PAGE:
Sunday 4 January 2015

Film Review: Night at the Museum - Secret of the Tomb

Night at the Museum: Secret of the Tomb is the third and final film into the family film series and sees Ben Stiller reprise his role as Larry Daley, a night guard at the Museum of Natural History in New York who protects the exhibits that come to life during the night.

In this third entry, Larry and the various exhibits must travel to London and unravel the secret behind the magic artefact that gives them life, the tablet of Ahkmenrah. The tablet is losing power with every passing moment causing exhibits such as Teddy Roosevelt (Robin Williams), Jedediah (Owen Wilson), Octavius (Steve Coogan) and Ahkmenrah himself (Rami Malek) to weaken and revert back to their daytime waxwork selves.

Whilst it's not the most inspired send-off for the trilogy, Secret of the Tomb does have its moments which combine to form a sporadically entertaining family adventure. I did enjoy the film, but I'm also glad they're leaving the dust to settle on this series.

Ben Stiller (who plays the protagonist Larry as well as Neanderthal waxwork Laaa) is pretty good in the lead role and quickly settles into his usual deadpan demeanour. There are some really great physical moments of slapstick comedy where Stiller becomes more animated, but for the most part this is a fairly reserved performance from him.

This is mainly because the wackiness sprouts from the supporting cast, many of whom are regulars with the series. Owen Wilson and Steve Coogan are a highlight as a miniature cowboy and centurion, providing many of the laughs and witty one-liners.

Ricky Gervais crops up once again as the museum curator Dr. McPhee and, despite having a fairly small part to play, actually stuck around as being the most annoying character. I'm usually a big fan of Gervais' brand of comedy but felt he overacted this part and relied too heavily on silly voices and general squeakiness.

Rebel Wilson joins the cast as Tilly, the British night guard Larry must bypass in London. She's actually pretty funny and has some great scenes with Stiller (as both Larry and Laaa). Another newcomer is Dan Stevens as Sir Lancelot. He starts out as the group's helpful aide, but soon transforms into the primary antagonist.

The main problem with this is that it doesn't take shape until well into the third act by which point the plot is starting to lose steam. Secret of the Tomb lacks a bonafide villain for the entire first half, drawing away from this sense of urgency or danger. Then, to cap it all off, Lancelot's arc was rushed and contrived. I also found that the conclusion was tonally inconsistent, trying to blend both emotional dialogue and silly sight gags together with mixed results.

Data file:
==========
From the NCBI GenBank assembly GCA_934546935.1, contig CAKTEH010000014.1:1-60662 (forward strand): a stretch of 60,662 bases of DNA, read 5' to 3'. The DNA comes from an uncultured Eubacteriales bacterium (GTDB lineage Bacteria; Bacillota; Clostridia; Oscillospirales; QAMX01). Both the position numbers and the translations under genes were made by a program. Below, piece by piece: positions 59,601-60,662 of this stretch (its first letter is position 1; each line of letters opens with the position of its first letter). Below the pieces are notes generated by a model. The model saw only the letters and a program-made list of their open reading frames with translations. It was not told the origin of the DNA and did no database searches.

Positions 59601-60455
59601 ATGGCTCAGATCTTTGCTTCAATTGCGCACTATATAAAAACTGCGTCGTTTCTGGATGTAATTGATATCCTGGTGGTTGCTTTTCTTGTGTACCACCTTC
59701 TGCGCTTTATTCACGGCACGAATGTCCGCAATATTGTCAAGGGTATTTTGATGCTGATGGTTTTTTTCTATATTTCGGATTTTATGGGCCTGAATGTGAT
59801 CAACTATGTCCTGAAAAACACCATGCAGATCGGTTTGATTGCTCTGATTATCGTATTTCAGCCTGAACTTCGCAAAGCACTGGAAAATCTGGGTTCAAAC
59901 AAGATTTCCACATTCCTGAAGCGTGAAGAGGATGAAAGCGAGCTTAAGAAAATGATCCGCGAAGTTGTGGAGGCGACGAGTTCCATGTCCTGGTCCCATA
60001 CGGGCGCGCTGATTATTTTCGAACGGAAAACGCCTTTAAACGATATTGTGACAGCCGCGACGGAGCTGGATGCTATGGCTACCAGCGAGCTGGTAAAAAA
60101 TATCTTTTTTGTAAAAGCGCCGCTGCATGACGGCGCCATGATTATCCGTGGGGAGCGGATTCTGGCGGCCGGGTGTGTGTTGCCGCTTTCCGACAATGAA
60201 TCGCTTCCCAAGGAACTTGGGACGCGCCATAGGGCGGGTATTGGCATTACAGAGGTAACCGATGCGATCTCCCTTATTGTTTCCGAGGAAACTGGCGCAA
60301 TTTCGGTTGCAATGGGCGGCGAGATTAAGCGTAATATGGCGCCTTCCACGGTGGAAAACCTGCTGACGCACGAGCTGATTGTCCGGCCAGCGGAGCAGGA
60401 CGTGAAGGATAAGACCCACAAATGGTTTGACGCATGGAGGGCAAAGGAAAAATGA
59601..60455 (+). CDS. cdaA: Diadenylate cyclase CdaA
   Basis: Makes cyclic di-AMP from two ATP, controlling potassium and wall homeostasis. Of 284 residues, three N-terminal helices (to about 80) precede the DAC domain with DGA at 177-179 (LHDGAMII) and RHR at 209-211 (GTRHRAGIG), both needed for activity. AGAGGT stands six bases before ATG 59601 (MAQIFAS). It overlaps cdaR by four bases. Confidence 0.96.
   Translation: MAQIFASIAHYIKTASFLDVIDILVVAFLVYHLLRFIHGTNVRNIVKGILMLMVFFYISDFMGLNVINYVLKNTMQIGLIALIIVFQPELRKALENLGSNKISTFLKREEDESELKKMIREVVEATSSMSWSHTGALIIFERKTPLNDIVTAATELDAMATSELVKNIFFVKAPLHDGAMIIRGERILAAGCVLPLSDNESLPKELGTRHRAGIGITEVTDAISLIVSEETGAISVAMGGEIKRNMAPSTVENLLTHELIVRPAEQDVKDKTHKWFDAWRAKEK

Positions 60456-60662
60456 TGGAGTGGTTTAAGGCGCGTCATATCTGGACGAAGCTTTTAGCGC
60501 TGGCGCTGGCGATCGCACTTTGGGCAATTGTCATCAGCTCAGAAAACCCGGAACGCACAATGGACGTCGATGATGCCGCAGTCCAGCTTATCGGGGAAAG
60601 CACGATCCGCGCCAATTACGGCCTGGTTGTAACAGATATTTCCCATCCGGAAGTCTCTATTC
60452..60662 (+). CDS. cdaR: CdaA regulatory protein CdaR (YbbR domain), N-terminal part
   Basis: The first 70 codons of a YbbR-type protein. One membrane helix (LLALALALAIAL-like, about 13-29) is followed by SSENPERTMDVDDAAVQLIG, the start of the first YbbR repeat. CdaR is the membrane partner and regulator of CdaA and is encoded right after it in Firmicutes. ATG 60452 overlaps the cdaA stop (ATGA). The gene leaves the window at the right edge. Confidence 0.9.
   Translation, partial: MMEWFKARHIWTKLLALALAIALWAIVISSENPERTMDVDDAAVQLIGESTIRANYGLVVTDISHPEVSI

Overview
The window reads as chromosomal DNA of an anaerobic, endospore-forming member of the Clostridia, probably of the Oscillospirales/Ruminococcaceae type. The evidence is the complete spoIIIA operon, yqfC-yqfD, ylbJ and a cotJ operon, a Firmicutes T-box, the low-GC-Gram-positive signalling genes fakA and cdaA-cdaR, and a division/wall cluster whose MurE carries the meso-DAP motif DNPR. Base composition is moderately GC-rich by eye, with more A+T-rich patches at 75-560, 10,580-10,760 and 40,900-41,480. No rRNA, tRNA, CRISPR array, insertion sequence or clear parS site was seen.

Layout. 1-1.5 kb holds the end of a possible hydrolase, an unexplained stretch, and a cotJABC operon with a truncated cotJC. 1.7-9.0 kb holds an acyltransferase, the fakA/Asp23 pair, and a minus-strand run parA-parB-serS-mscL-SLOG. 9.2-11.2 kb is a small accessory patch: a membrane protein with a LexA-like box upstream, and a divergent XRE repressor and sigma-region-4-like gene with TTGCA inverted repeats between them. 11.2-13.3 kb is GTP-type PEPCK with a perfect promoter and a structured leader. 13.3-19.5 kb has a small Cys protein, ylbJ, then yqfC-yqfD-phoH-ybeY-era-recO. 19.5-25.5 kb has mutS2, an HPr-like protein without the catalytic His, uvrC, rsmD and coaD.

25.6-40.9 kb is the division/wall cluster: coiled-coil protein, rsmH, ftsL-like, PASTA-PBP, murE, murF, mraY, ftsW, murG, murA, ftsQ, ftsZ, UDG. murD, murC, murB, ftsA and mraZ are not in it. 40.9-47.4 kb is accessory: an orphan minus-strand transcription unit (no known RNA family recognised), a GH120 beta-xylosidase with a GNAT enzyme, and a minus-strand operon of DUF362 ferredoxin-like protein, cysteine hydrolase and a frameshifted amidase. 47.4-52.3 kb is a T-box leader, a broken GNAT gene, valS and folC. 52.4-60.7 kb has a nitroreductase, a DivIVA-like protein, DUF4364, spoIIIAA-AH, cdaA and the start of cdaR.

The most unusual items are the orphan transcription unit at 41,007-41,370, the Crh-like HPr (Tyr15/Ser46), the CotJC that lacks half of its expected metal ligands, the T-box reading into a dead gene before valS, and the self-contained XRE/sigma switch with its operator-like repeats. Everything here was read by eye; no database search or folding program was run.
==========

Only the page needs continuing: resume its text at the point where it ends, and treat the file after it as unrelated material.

There are a couple of really cool cameos near the end of the film which I won't reveal here - it's worth not knowing and finding out for yourself. This scene livened up the whole movie and made the audience smile and laugh a whole lot more - it's short-lived, but a great inclusion. This was probably because it doesn't fit within the framework of the series, but by breaking from convention it actually improved the show.

Secret of the Tomb serves as a final send-off for two cherished actors who sadly passed away since it was filmed - Mickey Rooney and Robin Williams. The former sadly has minimal screen-time near the start of the film, but Williams has a large role to play and delivers a brilliant performance that brightens the whole film.

The final scene he shares with Stiller is impactful stuff - as Roosevelt and Larry say their farewells it almost feels as though Williams is also farewelling the audience. Even then Williams is the life of the party - right until the final credits he is making the audience laugh and is larger than life.

The Verdict: 6/10

Night at the Museum: Secret of the Tomb is a mismatched final entry into the trilogy - the visuals are slick and approachable for kids whilst the characters are a bag of jumbled caricatures that will entertain sporadically. Wilson (both Owen and Rebel) are funny whilst Gervais is a little OTT.

Night at the Museum: Secret of the Tomb is in cinemas now.


  1. I love reading your reviews! You definitely know what factor is a thumbs up, and which part of a film needs improvement. It must've taken you quite some time to check all those details, and to sweep everything from start to finish. Anyway, I’ll be looking forward to your future reviews. Cheers!

    Simon Walker @ The Viewlorium

    1. Thanks man! Be sure to keep checking back for more new release reviews and features! :)

  2. Night at the Museum III never really works as a whole. Instead, it makes for a suitably diverting showcase for an all-star cast who seem to be having a great deal of fun working together. The result is unspectacular, but also inoffensive.

    1. Not a bad summary Thomas! :) Thanks for commenting.



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